ESA art show draws 263 entries
By Hank Lohmeyer
Published Friday, June 17, 2016 11:15 am
Shown enjoying the signature arts community social event during the judge's reception on June 8 are Cathy Westlake, chapter president of ESA Zeta Omicron, host of the show; and, Edge of the Cedars show fan and supporter Jim Vela.
The annual Edge of the Cedars Art Exhibit and Sale concluded its largest event ever last weekend with 88 artists displaying at least 263 individual works of art, organizers told the DCI.
The show, hosted by the local Zeta Omicron chapter of Epsilon Sigma Alpha Sorority, marked its 44th consecutive successful year. Artists were awarded cash and gift certificates from 18 local sponsors.
The best of show award went to local artist Marty Rathburn. He entered a commissioned work showing a Japanese geisha in traditional costume. She stands in a garden setting by a lake and near an arched bridge that leads to a pagoda.
Art show judge Sandy King of Palisade remarked that the artistic and technical excellence of Rathburn's work were what drew her attention. "The brush strokes are exquisite," she said. She also remarked on balance in the piece which sets a stately pagoda building sitting above the garden scene against the almost subliminal focal point of the painting -- the delicate and serene expression on the geisha's face. The work is titled "Lost in Thought."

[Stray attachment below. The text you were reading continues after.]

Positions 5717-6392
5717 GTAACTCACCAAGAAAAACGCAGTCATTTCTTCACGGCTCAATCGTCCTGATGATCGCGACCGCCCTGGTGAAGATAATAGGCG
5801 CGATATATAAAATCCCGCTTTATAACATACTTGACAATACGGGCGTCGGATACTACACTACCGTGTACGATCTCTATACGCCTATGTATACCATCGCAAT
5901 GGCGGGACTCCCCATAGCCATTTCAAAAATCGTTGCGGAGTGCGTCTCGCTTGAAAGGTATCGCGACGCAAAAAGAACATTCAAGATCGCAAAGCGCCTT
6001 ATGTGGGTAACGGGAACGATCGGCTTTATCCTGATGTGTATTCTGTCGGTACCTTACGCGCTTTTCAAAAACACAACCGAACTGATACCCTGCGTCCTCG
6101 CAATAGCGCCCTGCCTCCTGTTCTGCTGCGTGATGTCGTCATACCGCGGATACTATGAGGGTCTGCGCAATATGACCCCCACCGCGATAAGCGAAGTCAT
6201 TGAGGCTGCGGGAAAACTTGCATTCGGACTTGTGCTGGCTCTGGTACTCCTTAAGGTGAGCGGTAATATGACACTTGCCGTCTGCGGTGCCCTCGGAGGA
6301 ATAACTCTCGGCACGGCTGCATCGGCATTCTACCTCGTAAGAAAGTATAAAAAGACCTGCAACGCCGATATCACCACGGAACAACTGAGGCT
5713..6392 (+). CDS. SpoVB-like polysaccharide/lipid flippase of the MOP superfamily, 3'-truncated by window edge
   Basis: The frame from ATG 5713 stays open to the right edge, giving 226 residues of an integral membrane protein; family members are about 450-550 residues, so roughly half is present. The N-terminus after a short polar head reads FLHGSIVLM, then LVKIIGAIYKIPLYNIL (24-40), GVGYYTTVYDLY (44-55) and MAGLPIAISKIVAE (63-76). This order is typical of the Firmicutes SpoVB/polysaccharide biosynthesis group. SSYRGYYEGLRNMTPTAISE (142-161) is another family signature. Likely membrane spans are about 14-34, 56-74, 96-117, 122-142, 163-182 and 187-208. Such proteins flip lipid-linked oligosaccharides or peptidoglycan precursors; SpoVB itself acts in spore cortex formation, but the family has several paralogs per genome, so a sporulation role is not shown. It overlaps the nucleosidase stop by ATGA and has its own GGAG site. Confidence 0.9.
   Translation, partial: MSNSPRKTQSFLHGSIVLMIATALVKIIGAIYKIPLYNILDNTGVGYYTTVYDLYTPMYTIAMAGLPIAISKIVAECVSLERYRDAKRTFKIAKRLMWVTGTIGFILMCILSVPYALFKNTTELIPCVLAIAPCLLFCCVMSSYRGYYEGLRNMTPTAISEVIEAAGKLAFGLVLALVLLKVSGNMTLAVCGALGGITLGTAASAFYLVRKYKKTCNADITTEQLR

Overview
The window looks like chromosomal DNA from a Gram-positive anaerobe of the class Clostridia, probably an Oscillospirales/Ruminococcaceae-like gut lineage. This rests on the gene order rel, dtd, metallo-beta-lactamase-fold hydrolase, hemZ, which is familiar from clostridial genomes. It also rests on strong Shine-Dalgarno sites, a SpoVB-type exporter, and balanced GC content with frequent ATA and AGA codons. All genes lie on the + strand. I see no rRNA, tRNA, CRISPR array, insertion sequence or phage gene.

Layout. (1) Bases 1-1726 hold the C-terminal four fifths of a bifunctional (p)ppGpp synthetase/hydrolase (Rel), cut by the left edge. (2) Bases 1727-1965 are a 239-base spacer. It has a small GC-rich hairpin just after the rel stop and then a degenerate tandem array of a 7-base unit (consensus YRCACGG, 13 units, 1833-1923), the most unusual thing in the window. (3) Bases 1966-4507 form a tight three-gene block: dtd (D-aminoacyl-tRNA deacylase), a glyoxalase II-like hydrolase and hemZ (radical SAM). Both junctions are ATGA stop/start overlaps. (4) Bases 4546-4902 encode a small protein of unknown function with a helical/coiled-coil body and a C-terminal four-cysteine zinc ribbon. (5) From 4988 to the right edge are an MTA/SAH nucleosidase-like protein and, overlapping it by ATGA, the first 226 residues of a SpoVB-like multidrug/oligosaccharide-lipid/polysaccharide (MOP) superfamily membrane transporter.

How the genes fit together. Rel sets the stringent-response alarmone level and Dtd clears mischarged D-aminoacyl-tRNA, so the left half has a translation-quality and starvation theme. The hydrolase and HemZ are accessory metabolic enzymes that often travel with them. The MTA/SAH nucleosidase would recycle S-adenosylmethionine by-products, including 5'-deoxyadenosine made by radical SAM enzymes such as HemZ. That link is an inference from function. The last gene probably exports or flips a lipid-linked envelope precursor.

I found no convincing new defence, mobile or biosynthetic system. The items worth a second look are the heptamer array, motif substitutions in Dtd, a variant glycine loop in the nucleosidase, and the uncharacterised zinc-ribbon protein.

"I've been painting for 30 years," Rathburn said, adding that "Lost in Thought" was commissioned by a military veteran who had spent time in Japan. Though this was his first best of show honor, Rathburn's work is very popular. His paintings, including works of Native and Western American themes, have won the people's choice honor at Edge of the Cedars five of the last nine years.
King, whose own large, exuberant canvases are characterized by bold and vibrant color, said that she also liked the abundant cherry blossom coloration in the garden setting of Rathburn's painting.
"Art is life, regardless of the medium," King said during the awards presentation ceremony.
King recounted how she started painting at her living room coffee table with a $1.49 set of paints. "You are always going to do it better. That is what carried me through" in the beginning, she said.
"I discovered art in mid life, and the best advice that I can give an artist just starting out is to be brave," she said.
In addition to the big number of entries in the show this year, the works were of exceptionally high quality, gallery visitors noted.
The two winners of Zeta Omicron chapter's annual scholarships, CHS graduates Angela Laurence and Claire Camp, were present at the show with art works of their own on display. Laurence plans to pursue an elementary education certificate at Delta-Montrose Technical College and then study art and calligraphy at Colorado Mesa University. Camp said she is going to study graphic design and marketing at Utah State University, Logan.